‘Mindhunter’ charts the early days of criminal profiling on Netflix (VIDEO)
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LOS ANGELES, Oct 14 — After House of Cards, David Fincher returns to Netflix with a new series. Available yesterday, October 13, Mindhunter looks at the early days of criminal psychology and criminal profiling at the FBI in the 1970s.
It's 1977 and the term serial killer hasn't even been invented yet. "How do we get ahead of crazy if we don't know how crazy thinks?" asks Bill Tench, one of the main characters in Mindhunter, played by actor Holt McCallony. With his colleague Holden Ford (Jonathan Groff), this FBI agent decides to interview a series of serial killers already behind bars in an attempt to understand their mentality in order to help with future cases.
The series charts the reform of a legendary institution, the FBI, as it opened up to psychology, namely behavioural science and criminal profiling techniques, at a time when the USA was seeing serial killers emerge as a new phenomenon.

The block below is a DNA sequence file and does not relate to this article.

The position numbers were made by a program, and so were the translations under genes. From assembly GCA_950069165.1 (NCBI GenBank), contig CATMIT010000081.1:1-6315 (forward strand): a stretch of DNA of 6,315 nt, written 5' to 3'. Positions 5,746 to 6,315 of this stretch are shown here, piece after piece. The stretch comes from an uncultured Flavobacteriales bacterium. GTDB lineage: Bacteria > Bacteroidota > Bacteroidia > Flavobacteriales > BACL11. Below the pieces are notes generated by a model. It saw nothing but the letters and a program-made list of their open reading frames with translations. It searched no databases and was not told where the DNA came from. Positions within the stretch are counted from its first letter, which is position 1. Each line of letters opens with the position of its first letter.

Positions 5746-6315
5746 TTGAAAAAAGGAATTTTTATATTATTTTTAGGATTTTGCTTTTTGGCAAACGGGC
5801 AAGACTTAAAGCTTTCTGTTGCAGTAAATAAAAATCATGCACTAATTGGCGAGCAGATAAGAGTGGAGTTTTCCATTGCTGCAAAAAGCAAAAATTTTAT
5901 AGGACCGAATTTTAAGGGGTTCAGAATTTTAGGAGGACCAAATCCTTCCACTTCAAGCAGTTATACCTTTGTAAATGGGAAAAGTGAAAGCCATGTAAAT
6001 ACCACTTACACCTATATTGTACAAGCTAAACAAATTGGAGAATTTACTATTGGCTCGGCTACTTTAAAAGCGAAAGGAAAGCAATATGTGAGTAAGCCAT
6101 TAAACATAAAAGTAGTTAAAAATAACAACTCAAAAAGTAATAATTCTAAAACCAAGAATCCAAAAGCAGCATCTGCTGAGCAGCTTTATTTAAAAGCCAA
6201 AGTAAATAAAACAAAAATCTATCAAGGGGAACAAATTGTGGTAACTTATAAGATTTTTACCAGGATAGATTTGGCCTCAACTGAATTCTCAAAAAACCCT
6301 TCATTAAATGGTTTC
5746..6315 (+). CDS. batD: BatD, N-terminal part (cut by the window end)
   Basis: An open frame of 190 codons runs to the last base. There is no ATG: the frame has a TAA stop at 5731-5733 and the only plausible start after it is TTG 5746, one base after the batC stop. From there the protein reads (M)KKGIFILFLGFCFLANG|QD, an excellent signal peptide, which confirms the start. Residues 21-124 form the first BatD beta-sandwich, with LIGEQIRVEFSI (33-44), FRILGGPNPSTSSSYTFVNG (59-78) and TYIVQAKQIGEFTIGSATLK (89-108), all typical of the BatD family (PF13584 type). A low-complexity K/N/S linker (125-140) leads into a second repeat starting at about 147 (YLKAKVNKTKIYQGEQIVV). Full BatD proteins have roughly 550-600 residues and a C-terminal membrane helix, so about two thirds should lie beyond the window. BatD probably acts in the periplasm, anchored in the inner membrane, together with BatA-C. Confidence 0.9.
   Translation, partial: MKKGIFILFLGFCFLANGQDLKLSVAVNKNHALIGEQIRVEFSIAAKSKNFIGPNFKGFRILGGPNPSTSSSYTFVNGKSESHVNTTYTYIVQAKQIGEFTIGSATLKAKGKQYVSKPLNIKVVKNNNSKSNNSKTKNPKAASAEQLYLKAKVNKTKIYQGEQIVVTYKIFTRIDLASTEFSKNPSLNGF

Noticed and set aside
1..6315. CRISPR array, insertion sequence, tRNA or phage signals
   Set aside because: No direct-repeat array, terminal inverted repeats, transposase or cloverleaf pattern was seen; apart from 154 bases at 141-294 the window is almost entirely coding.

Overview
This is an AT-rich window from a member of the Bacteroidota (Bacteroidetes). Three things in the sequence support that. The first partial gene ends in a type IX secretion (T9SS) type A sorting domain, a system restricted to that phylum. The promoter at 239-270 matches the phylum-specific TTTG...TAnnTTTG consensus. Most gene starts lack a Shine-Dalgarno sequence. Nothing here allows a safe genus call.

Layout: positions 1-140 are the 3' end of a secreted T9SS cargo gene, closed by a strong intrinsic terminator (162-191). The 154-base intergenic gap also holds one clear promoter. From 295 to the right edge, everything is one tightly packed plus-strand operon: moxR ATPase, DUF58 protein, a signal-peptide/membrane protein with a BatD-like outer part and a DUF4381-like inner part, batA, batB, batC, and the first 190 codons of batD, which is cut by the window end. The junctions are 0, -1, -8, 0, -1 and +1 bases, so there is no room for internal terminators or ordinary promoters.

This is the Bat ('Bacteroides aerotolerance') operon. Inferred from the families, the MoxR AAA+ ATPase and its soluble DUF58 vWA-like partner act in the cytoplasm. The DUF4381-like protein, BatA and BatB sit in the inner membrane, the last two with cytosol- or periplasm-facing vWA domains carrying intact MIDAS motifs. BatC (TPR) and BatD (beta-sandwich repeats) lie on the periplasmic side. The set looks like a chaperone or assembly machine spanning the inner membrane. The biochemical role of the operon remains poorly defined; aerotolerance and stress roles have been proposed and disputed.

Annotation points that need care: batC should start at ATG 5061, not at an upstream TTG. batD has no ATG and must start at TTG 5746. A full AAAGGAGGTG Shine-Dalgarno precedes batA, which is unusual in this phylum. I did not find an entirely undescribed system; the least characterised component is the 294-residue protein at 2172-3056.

Way before Clarice Sterling, the FBI agent played by Jodie Foster, was sent after Hannibal Lecter in The Silence of the Lambs, Bill and Holden met and interviewed several serial killers — sociopaths like Edmund Kemper (a real-life serial killer), in prison for killing and decapitating six women, including his own mother.
The two main characters — Bill Tench and Holden Ford — pioneering these new professional methods are based on two real FBI agents, John Douglas and Robert Kessler, who tracked and questioned the most famous serial killers of the last 25 years. John Douglas even wrote a book about his years with the FBI, called Mind Hunter: Inside The FBI's Elite Serial Crime Unit, now a reference in the genre.
Jonathan Groff, Holt McCallany and Anna Torv star in the series produced by David Fincher and Charlize Theron. Initially developed for HBO, Mindhunter brings David Fincher back to the world of serial killers, after exploring the theme in his movies Seven, Zodiac and The Girl with the Dragon Tattoo. — AFP-Relaxnews